Rising coronavirus infections in Dublin have resulted in additional restrictions including travel outside the county being discouraged by the Government.
This leaves the State’s most populous county, with about 1.4 million people or one third of the population, between the new Level 2 and Level 3 Covid-19 alert levels.
Can I travel outside Dublin?
You can but you are being asked not to. The official stated advice from the Departments of the Taoiseach and Health on the Government website to those living in Dublin is that they should be “encouraged to limit travel outside the region and only meet one other household when outside the county”.
So I can travel if I want?
Yes. Minister for Health Stephen Donnelly said on Tuesday that Dublin residents “absolutely can” travel outside the county. Taoiseach Micheál Martin later clarified that the State’s National Public Health Emergency Team had advised people not to travel outside Dublin but that there was no regulation attached to it. “I am encouraging people not to travel, if at all possible,” he said.
Tánaiste Leo Varadkar went further on Tuesday night, saying the Government was “strongly discouraging people from travelling outside of Dublin city or county unless it’s necessary.” He cited reasons of work or to care for somebody but not a weekend away.
But what about Dubliners who have events to go to in another county? They are, unfortunately, being asked to reschedule. On Wednesday, Minister for Finance Paschal Donohoe said people living in Dublin who were considering going on holidays or a weekend away elsewhere in the State should reschedule and that people from Dublin going to weddings outside the county should reconsider their plans. He also said people should avoid travelling to Dublin where possible.
Meanwhile, the Taoiseach told the Dáil people should not travel outside Dublin if possible, while Dr Ronan Glynn, the State’s acting chief medical officer, said: “We’re asking people, if possible, to avoid travel outside of Dublin for the coming couple of weeks.”
Why are the restrictions more severe for Dublin?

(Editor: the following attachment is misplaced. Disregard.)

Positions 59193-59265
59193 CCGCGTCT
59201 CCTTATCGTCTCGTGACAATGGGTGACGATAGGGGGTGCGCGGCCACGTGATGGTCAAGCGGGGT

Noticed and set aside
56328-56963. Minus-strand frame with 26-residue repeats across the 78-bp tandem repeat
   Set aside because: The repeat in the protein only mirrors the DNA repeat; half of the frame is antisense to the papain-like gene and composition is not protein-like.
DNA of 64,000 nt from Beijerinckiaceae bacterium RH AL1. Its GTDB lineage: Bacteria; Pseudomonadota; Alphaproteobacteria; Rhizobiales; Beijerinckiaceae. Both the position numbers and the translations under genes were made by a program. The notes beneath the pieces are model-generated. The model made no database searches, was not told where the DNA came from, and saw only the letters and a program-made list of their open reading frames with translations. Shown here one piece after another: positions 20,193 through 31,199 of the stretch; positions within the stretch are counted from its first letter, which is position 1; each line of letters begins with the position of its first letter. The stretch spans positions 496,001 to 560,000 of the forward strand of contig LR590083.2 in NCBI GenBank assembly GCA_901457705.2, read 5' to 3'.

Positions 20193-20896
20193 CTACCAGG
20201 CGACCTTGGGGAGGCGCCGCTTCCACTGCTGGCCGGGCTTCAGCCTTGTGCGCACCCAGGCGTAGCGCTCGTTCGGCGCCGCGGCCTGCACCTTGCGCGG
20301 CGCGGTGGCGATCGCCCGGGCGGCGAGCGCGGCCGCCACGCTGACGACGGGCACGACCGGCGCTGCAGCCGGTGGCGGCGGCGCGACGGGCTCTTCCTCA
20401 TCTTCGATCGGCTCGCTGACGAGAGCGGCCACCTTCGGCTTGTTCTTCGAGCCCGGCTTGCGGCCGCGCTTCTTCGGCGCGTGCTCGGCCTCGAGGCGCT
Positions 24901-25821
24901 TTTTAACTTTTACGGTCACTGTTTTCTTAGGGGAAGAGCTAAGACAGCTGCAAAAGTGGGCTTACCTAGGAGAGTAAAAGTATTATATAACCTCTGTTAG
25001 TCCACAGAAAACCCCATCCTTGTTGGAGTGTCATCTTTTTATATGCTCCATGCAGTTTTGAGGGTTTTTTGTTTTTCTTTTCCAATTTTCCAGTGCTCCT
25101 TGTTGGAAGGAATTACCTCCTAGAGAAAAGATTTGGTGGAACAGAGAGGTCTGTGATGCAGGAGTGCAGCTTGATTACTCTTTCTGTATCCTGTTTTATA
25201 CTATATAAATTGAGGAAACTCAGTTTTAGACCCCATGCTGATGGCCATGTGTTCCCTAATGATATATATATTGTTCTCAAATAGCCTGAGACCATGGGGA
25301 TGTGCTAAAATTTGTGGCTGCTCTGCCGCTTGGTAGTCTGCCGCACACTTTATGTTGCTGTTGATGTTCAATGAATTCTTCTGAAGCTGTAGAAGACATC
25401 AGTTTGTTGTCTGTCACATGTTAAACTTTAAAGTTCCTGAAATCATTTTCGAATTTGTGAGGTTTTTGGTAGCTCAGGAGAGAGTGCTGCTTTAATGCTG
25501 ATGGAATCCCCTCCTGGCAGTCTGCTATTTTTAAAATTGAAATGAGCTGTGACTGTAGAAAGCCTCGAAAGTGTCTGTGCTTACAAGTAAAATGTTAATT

The infection rates are far higher in Dublin than elsewhere in the country, and rising. The 14-day incidence rate of Covid-19 in Dublin for cases per 100,000 people is almost twice the national average and in some parts of Dublin, almost three times the national rate.
Dr Glynn warned in a letter to Donnelly last week that the rising infections in Dublin and the size of its population mean it is a “substantial disease reservoir” which, if left unchecked, could transmit widely in Dublin and elsewhere.
What about people who commute into Dublin?
The rest of the country is on Level Two alert, which means they are being asked to work from home, if possible. However, they can travel into Dublin to attend essential on-site meetings, inductions and training. The last census showed that 130,000 people commuted to Dublin for work in 2016. This number is likely to have increased since then, prior to the pandemic, but fallen during it.
What about travel in or out of Dublin if you are attending a school outside your county?
Education is regarded as a reason for essential travel so you can cross the county line. Dr Glynn noted in his letter to Donnelly last week that with universities and colleges returning in the coming weeks, there would be significant additional movement of people into, out of and across the county, so the Government on Tuesday said “higher and third-level institutions should consider enhanced protective measures”. No one is quite clear what this means yet.
What if I want to travel into or out of Dublin for shopping?
If it is not essential shopping, you are advised not to.
International travel is being eased, so could I travel out of the country from Dublin?
Yes. The Government is updating the “green list” of countries, adding Germany and other countries with lower virus rates so a Dubliner would, under the latest Government advice, be permitted to fly to Berlin without having to restrict their movements on their return.
Could the travel restrictions get worse for Dubliners?
Yes, if the infection rates continue to rise. If Dublin moves to Level 3, residents will be told to “stay in your county apart from work, education and other essential purposes, if appropriate”.